Some people have walls of headphones. Well the other day I thought I'd take out my little collection accumulated over the last few decades around the house, some of them used by the kids, and let's dump them on the sound room ottoman to have a look :-).
The majority are based on dynamic drivers with a couple of balanced armatures (Etymotic ER-4, 1MORE Quad Driver). I'm actually missing a few there that were in use that evening by others around the home - the Dekoni Blue (an officially sanctioned "modded" Fostex T50RP Mk 3) planar-magnetic, the AKG K371, and Apple AirPods Pro (wireless) which my wife had brought to work and "forgot" to bring home that evening.
I was curious about the impedances of these devices and thought it would be good to put together a summary article looking at this along with the power needed to drive headphones and correlating these characteristics with amplification.
Although I have spoken of the importance of mobile audio in the past, I really have been remiss in not putting enough emphasis on this trend or the importance of headphones in these blog pages over the years. Despite this, some of the most common E-mails I've received over the years have actually been about headphones. So let's make sure to incorporate some "head-fi" in the days ahead!
I. Headphone Impedances
Behold, the "big graph" of headphone impedances - in total 24 headphones in my collection of all kinds of prices, both left and right drivers measured (click to have a close look!):
The "winner" of the lowest impedance device in my collection goes to the very inexpensive KZ ATE (~US$15) averaging around 18-19Ω, certainly not the best but a reasonable sounding headphone for the bottom-of-the-barrel bargain price. Notice that with most headphones, the impedance remains quite flat throughout the audible spectrum with a few exceptions. For example, the Polk Ultrafit 2000 dips below 18Ω from 1.5-5kHz to a minimum value of <16Ω at around 2.5kHz.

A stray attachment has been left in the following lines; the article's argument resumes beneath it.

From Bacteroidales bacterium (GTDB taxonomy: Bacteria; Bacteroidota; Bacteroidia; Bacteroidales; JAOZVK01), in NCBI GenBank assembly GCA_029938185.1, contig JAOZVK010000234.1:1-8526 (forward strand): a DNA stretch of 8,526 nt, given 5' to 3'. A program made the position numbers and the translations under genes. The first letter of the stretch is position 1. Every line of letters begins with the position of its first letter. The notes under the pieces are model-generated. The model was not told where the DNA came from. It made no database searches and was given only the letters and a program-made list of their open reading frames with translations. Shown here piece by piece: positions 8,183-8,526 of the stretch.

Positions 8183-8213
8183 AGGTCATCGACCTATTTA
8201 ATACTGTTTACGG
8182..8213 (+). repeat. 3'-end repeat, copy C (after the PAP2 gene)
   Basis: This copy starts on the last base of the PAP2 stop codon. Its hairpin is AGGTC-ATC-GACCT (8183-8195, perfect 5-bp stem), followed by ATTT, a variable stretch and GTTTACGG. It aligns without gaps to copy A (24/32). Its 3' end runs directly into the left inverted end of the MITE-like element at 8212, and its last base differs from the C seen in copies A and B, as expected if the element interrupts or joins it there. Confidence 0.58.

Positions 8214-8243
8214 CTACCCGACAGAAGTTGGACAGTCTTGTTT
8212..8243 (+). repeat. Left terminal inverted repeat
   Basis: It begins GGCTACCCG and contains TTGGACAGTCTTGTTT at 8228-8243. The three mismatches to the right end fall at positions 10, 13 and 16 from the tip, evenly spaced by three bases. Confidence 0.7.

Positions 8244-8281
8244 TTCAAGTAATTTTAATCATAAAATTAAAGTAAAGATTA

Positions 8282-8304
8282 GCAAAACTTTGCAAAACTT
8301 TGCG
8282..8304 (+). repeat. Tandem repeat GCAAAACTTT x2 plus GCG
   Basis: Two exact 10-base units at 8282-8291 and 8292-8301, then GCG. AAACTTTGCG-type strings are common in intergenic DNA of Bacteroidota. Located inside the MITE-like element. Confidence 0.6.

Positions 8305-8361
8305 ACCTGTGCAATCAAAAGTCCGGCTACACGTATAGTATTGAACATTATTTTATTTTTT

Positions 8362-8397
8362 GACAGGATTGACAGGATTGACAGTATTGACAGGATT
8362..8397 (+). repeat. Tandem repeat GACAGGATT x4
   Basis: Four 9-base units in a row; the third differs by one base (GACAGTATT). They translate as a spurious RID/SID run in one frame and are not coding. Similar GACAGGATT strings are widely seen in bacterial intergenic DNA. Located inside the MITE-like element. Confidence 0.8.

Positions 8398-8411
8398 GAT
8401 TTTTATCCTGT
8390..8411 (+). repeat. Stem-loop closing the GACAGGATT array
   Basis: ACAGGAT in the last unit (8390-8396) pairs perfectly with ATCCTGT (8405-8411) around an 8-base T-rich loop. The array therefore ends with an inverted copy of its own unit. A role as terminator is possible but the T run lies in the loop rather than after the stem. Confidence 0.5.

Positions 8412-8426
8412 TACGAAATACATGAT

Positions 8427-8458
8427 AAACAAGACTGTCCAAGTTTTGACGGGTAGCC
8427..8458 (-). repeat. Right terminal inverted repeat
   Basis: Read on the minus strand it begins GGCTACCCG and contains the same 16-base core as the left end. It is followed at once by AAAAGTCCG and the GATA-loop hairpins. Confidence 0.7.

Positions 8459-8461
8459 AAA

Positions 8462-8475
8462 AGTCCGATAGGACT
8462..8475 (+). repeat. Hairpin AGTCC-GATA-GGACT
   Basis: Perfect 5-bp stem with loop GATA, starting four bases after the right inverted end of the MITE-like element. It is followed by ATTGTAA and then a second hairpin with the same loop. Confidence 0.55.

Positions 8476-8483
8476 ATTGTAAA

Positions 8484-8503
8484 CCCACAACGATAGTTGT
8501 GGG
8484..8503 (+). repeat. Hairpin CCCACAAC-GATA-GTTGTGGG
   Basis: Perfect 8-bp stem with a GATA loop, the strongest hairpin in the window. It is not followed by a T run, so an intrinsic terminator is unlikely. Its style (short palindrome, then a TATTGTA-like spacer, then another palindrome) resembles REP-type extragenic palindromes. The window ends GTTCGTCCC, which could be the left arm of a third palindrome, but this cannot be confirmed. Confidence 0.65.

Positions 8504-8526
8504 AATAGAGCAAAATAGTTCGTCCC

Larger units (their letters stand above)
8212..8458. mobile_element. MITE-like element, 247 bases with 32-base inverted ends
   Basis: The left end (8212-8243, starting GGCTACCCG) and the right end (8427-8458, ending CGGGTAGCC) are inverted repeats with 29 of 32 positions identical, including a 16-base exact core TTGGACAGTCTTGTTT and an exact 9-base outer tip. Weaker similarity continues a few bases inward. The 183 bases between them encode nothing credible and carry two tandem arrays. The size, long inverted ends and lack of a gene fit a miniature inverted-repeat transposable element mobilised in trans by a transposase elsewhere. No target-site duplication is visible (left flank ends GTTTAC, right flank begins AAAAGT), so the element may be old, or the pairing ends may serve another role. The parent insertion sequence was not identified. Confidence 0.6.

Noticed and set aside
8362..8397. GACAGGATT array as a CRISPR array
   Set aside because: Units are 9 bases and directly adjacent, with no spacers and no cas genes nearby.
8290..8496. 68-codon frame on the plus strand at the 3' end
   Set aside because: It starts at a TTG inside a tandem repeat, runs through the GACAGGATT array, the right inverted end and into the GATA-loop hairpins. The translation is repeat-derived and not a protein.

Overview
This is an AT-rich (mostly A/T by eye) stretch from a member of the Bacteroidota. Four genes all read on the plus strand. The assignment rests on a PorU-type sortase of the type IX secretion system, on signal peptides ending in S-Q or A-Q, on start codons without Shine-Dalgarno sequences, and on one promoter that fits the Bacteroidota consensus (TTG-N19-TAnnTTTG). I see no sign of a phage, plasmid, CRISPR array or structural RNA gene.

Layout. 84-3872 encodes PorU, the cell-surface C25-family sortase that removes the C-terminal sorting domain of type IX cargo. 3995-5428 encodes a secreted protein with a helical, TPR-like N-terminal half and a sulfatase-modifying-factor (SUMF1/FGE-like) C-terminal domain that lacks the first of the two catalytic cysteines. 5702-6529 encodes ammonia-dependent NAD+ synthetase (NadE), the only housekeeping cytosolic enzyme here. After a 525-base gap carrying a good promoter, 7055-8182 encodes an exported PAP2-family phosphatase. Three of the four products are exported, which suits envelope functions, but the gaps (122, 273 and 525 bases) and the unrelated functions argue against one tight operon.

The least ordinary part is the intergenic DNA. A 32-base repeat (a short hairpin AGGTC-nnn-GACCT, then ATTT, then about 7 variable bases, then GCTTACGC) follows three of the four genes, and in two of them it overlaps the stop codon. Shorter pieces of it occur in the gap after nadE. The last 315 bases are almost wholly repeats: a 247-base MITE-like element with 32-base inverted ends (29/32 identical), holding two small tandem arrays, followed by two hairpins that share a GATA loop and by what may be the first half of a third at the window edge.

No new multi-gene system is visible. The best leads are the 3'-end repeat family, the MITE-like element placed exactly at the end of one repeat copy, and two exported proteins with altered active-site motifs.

On the high end of impedance values in my "big graph" are devices that reach hundreds of ohms. The only truly high-impedance device I have here is the original Sennheiser HD800 which is rated as 300Ω (over the years has been succeeded by the 800S and closed-back 820, recently Drop announced their HD8XX to be released in November 2021) but we can see it going as high as 800Ω with the left earphone even though for much of the audio range, it hovers around 320-350Ω. The HD800 impedance peaks at 115Hz (resonant frequency). Similarly the Koss PortaPro left and right drivers show variation with a 105Hz resonance peak but lower overall impedance than the HD800.
Although not as common in domestic use, the higher impedance headphones are more popular in the pro audio world and companies like Beyerdynamic provide a range for some headphone models; for example, the DT 770 Pro comes in 16/32/80/250Ω variants. You can imagine in a studio there might be a need to plug in multiple parallel headphones to a source and this would be an example of why a higher impedance would be useful (as with resistance, the total impedance drops in a parallel circuit 1/Ztotal = 1/Z1 + 1/Z2 + ...).
One thing you'll notice about the graph is that we can grossly try to separate the groups of headphones into 3 categories: low, medium, and high-impedance devices. How we draw the dividing line is somewhat arbitrary, so here's how it looks to me:
Low Impedance: <50Ω
Medium Impedance: 50-150Ω
High Impedance: >150Ω
Headphone impedance is important when we think about how power is transferred between the amplifier and the transducer (headphone in this case).
To demonstrate the variability of headphone impedance, let's "zoom" in on a few to show you the various shapes the impedance takes across the audio spectrum:
Note that the Y-axis is set at 50Ω for comparison. Some generalizations we can make are that small IEMs and earbuds tend to be rather flat like the KZ ATE, Apple EarPod/EarBuds, and the 1MORE Quad Drivers. The unusual one showing more variability for an IEM is the Etymotic ER-4B based on a single balanced armature design dipping in the high frequencies.
II. "But how loud does the headphone play!?" "How easy is it to drive?"
Okay, so now that we know different headphones have a wide range of impedances, and we can see from the graph that some are quite flat while others vary a bit, the idea of headphone "loudness" is an important one which we should consider.
Remember from high school physics that Power = Current x Voltage. Or rewritten as per Ohm's Law, Power = Voltage^2 / Resistance.
Obviously, if an amplifier can provide huge current and unlimited voltage, we could use any headphone we want regardless of how "efficient" or "sensitive" (the only concern is that one must be careful not to damage the headphone with excess power!). Those are terms we've seen used with headphones, sometimes even interchangeably. Technically, to be precise, we can define:
Sensitivity: the amplitude produced in relation to a signal voltage provided by the amplifier measured as dB SPL/V.